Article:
Filters for Travel Photography

While many digital SLRs have built in color (red, blue, green, yellow, etc) digital filters that can be used in the camera’s monochrome modes and affect the tonality of the final image, there are some “real” camera filters that are ideally suited to all SLRs.

When working under difficult environmental conditions, such as blowing dust or sand, a Skylight or UV filter can protect the front element of your expensive lens from possible damage. Even the most expensive filter is less expensive than a new lens! If your camera lacks Shady or Cloudy White Balance settings, a Skylight filter also absorbs UV light and provides a slight warming when shooting outdoors in the shade or on overcast days.

Haze (UV) filters are designed to reduce the blue haze caused by ultraviolet light. A good quality Skylight filter absorbs 45.5% of the UV light present but a Haze filter provides 71% absorption. Photographers who live at high altitudes or shoot marine scenes might prefer to use a Haze 2 filter that will absorb virtually all UV light. If UV filtering is not desired, you might try a Protection filter to do exactly what its name implies .

The Polarizer can deepen the intensity of blue skies, as well as reduce or eliminate glare from non-metallic objects. Many manufacturers offer Warm Polarizers, including Hoya’s Moose Filter, created by renown  nature photographer Moose Peterson, that combines a polarizing filter and a warming filter. Polarizers are available in either  linear or circular versions. Read your camera’s manual to find out what kind you need for your SLR and purchase the proper one for your specific camera.

If you want to get the ethereal effect of blurring while photographing moving water and can’t select a slow enough ISO speed, neutral density (ND) filters placed in front of your lens allow you to use slow enough shutter speeds to photograph waterfalls or the river flow over rocks. Neutral density filters absorb light evenly throughout the entire visible spectrum, effectively altering exposure without causing a color shift. ND filters are available in different densities of gray and are rated by how many f-stops they decrease your aperture settings.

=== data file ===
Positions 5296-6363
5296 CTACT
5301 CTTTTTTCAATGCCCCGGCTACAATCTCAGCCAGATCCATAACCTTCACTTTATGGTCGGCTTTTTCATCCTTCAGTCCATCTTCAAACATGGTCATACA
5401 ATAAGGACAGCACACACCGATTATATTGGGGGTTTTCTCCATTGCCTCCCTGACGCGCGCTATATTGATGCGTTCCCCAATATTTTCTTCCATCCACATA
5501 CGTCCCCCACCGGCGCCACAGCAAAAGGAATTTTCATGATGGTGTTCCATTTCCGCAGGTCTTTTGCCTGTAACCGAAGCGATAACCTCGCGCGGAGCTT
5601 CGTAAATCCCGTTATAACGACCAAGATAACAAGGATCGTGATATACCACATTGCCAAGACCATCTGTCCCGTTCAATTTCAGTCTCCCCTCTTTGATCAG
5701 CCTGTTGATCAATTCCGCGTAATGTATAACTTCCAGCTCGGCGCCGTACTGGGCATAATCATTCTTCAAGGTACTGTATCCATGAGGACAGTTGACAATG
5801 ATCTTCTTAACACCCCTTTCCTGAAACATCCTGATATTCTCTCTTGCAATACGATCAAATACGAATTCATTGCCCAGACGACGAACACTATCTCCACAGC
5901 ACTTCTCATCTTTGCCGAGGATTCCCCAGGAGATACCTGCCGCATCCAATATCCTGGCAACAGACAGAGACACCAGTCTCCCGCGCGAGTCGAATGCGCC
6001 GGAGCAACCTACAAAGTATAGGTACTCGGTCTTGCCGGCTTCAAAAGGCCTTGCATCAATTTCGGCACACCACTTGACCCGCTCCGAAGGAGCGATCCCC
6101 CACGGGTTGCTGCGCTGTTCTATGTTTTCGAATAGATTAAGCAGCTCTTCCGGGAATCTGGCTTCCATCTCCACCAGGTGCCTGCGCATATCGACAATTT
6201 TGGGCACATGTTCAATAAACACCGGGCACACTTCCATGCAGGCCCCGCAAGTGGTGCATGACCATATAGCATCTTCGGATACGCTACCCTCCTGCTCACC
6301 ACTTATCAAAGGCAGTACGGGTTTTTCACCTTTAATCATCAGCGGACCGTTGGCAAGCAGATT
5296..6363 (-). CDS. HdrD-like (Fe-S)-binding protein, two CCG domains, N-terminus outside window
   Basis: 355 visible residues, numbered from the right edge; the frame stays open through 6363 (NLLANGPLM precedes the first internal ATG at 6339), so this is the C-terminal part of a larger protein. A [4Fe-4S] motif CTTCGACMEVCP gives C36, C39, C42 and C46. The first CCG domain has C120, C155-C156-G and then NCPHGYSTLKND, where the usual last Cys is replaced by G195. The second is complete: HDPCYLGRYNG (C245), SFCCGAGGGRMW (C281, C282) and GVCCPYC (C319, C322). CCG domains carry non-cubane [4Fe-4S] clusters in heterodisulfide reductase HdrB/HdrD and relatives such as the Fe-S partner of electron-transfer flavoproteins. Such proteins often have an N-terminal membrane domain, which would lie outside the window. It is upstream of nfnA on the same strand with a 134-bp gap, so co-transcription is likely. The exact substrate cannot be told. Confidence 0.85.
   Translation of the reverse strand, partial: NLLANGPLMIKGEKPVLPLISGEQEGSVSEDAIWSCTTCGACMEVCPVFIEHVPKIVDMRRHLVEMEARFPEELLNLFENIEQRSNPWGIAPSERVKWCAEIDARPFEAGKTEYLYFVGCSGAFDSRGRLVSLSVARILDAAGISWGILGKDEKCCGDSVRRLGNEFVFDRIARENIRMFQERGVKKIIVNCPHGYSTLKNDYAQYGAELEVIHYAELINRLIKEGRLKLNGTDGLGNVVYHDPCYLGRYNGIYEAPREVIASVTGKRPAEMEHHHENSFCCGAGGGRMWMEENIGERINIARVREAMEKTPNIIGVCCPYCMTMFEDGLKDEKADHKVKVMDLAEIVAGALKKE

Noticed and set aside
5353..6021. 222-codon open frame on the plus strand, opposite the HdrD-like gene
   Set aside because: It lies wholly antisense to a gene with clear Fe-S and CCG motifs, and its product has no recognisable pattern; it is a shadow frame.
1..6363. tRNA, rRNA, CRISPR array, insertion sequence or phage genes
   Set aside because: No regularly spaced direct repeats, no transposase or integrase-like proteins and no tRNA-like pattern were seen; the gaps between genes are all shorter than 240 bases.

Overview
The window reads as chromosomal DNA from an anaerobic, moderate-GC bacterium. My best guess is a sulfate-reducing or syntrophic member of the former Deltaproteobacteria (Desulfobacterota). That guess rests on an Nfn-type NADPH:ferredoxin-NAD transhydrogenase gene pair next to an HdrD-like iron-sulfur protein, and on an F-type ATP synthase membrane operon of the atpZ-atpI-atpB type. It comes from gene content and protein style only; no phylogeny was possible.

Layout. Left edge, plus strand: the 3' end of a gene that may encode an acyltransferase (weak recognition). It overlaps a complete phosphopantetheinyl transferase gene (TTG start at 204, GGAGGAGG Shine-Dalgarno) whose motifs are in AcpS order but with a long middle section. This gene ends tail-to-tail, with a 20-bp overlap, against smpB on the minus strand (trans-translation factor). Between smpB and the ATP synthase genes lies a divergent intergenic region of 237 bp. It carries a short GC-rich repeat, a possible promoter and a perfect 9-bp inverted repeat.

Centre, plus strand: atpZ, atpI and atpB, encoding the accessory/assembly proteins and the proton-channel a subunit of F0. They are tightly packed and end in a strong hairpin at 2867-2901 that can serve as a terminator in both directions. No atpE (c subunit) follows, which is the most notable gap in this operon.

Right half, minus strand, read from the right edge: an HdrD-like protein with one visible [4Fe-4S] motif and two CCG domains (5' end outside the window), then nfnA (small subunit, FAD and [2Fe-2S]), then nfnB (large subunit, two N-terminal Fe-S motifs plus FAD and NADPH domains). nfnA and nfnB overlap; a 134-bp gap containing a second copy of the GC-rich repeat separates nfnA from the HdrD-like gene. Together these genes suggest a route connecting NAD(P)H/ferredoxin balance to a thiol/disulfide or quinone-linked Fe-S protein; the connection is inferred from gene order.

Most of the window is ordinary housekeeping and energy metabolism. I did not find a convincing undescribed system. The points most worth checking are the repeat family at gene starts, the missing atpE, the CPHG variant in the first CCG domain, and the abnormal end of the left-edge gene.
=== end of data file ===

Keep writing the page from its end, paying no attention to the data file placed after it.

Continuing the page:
The most useful tools in my filter toolkit are graduated density filters sometimes called gradient filters or “grads.” These filters have a clear area at the bottom and somewhere around the middle, start blending into an area of increasing color or neutral density. Graduated density filters allow you to control areas of excessive brightness such as a sky and bring them into balance with the rest of a scene by darkening and possibly adding color. The colored area of these filters covers less than half of the filter but the effect can be adjusted by moving the filter up and down vertically or by rotating the filter folder so there is no pressing requirement to split the image in equal and perhaps boring parts.

Most companies make color graduated neutral density filters that take what you see and “kick it up notch.” The final effect of using graduated density filters will vary based on the distance of the filter from the front of lens and the density of filter used. The effect is more pronounced when a wide-angle lens is used at small apertures, with just the opposite effect is produced at wider apertures with longer lenses. Other graduated filters add colors ranging from mauve to brown and are in pairs of the same color, with one having a mild effect with the other, darker one, being used to create more dramatic effects.

Author: Joe Farace

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